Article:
Few have an adequate understanding of the entirety of this divide between ISIL and the coalition against it. I respect laypersons’ right to an opinion on the matter, but I also think it’s time for us to stop asking so much of the people who actually deal with this situation, and let them do the best they can. This conflict is not one that will be over in time for Christmas. It won’t be over in a year, and it’s likely that we will still be trying to get a grip on it when we stop talking about 2020-plans and start talking 2030-plans. I think it’s true what the right-wing says: that Europe will never look the same again. But what they misunderstand is that Europe has never looked the same two decades in a row. Europe has always been one of the most changing regions in the world, simply because there are so many different cultures living in such a small area. And a lot of these changes have been for the better – at least if you believe in the goodness of rational progress, and often even those changes that came from hatred turned out to produce a newfound understanding of the world and how to live together with people who do things differently.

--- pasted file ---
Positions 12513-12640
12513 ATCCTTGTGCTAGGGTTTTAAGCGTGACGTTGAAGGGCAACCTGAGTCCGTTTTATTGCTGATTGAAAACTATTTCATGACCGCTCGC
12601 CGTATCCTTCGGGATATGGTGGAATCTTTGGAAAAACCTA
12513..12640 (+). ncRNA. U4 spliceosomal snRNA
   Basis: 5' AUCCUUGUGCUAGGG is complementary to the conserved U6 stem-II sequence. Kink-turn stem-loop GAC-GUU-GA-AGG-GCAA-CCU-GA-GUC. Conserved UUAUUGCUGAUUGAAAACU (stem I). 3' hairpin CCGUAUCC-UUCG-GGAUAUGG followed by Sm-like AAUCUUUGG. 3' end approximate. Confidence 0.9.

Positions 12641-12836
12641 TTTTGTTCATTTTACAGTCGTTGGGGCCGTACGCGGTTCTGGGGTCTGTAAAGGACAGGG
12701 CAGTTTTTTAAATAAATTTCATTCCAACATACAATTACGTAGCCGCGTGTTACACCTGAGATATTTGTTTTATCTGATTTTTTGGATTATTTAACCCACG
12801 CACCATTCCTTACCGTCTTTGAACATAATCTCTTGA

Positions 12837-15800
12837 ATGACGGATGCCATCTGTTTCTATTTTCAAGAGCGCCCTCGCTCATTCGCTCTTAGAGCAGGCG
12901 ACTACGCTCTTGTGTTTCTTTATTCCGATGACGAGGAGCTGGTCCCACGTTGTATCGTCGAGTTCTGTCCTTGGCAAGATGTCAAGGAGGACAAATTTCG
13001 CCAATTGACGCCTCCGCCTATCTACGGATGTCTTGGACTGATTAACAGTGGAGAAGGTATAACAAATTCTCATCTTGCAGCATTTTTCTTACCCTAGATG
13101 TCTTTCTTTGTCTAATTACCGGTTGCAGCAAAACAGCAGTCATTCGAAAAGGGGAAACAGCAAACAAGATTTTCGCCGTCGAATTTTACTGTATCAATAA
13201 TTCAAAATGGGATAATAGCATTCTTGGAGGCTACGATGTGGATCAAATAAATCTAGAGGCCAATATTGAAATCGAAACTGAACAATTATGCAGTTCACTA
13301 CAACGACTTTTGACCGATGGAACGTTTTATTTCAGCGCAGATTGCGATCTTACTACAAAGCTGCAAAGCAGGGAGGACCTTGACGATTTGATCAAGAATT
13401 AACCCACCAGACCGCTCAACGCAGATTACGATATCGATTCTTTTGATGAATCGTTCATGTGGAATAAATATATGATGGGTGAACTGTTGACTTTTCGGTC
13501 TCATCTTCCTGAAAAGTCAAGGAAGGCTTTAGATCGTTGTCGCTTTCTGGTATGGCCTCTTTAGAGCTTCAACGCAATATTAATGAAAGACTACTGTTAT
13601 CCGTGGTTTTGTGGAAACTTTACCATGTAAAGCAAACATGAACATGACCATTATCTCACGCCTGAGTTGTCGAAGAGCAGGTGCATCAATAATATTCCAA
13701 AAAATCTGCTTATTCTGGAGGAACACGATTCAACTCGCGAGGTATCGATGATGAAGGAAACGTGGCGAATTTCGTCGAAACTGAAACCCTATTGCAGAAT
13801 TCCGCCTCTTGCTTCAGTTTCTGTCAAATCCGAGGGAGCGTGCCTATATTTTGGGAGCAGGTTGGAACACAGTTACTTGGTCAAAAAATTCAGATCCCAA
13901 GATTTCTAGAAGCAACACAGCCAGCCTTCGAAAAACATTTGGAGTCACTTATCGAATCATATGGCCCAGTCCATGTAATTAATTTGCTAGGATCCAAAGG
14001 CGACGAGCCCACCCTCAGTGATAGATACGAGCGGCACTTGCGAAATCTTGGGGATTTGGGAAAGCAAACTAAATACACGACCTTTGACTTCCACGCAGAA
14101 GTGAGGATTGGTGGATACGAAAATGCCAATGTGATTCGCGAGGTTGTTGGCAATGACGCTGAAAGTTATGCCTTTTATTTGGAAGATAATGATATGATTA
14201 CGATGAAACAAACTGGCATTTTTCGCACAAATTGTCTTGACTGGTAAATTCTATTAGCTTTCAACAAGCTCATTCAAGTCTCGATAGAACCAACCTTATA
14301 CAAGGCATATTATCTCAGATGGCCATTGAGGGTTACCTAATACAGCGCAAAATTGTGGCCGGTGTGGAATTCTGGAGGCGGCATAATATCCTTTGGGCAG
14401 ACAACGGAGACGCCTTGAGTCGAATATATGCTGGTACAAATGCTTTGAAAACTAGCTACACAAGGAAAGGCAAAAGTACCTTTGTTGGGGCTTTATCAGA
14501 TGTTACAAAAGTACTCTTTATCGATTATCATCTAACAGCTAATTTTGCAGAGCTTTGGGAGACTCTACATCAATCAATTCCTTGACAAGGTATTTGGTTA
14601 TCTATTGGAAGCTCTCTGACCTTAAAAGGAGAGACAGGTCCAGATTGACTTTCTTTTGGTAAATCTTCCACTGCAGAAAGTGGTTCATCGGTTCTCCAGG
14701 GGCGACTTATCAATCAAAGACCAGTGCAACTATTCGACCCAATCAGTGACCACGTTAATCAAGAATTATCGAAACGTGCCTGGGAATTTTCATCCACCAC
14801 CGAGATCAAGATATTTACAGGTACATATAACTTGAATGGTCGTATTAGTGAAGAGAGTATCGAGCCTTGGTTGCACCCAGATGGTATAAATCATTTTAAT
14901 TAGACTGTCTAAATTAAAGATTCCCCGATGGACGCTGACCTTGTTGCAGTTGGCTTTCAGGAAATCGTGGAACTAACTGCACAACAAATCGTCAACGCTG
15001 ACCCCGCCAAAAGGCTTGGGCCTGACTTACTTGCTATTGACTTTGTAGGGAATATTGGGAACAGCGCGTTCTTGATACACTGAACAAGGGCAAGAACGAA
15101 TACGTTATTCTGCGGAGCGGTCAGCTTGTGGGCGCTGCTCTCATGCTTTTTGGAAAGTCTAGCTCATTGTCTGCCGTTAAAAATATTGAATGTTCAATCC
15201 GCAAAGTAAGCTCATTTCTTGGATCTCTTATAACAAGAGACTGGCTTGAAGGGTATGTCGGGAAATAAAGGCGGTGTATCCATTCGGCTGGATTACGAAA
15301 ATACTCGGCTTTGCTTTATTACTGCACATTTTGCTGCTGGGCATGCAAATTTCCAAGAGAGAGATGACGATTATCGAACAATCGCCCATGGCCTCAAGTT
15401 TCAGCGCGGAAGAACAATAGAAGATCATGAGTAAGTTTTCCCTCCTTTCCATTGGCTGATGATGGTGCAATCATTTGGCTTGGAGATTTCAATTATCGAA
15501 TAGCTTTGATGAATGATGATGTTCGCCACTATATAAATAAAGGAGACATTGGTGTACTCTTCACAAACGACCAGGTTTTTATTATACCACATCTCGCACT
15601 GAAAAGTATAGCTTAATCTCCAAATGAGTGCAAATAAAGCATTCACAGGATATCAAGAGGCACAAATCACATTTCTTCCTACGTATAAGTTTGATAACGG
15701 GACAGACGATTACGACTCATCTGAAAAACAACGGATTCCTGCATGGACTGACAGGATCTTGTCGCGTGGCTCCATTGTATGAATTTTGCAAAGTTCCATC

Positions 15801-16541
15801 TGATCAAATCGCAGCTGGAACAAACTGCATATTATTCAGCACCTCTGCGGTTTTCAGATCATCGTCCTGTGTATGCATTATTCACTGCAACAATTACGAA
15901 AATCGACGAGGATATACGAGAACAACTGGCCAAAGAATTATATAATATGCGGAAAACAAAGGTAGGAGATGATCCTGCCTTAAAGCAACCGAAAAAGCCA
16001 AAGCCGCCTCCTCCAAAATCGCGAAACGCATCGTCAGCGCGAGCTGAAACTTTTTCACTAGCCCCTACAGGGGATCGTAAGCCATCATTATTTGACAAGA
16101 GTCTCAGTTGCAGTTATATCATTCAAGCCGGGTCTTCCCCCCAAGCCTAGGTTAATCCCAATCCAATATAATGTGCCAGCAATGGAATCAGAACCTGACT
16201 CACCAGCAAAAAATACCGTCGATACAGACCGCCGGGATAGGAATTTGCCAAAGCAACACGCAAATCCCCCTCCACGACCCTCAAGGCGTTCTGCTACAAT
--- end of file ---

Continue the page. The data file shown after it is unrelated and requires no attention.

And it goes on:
So no, Europe probably won’t ever look the same, but continuity really isn’t our style anyway. What matters is how we treat each other and the world. We as a species don’t always do a good job of weighing all of our options when we need to react to things. But we should always strive to never start the circle of hatred. Getting out of it is hard enough as it is with all the wrongs that have been done by the ancestors to the people who now roam the Earth. We must understand that we can’t solve every problem. Mankind has had too much of a head start on this generation for us to be able to extinguish all the fires started. But I believe that if we can leave this world with one less fire burning than when we were born, we have done what could rightly be demanded of us.
I believe in wearing a smile every day,
even when the wind is cold,
the rain is falling and the sky is grey,
I believe wearing a smile can turn the darkest night into the brightest day.
I believe in wearing a smile every day,
even when times are rough,
when winter is coming and summer is postponed until May,
I believe wearing a smile gives warmth to you and everyone on your way.
Yes, I believe in wearing a smile every day,
even when people are against you,
when bombs are falling and you want to repay,
I believe wearing a smile can turn hatred away,
inspire forgiveness and end the fray,
turn scattered flowers into a bouquet,
I believe wearing a smile can turn hatred away.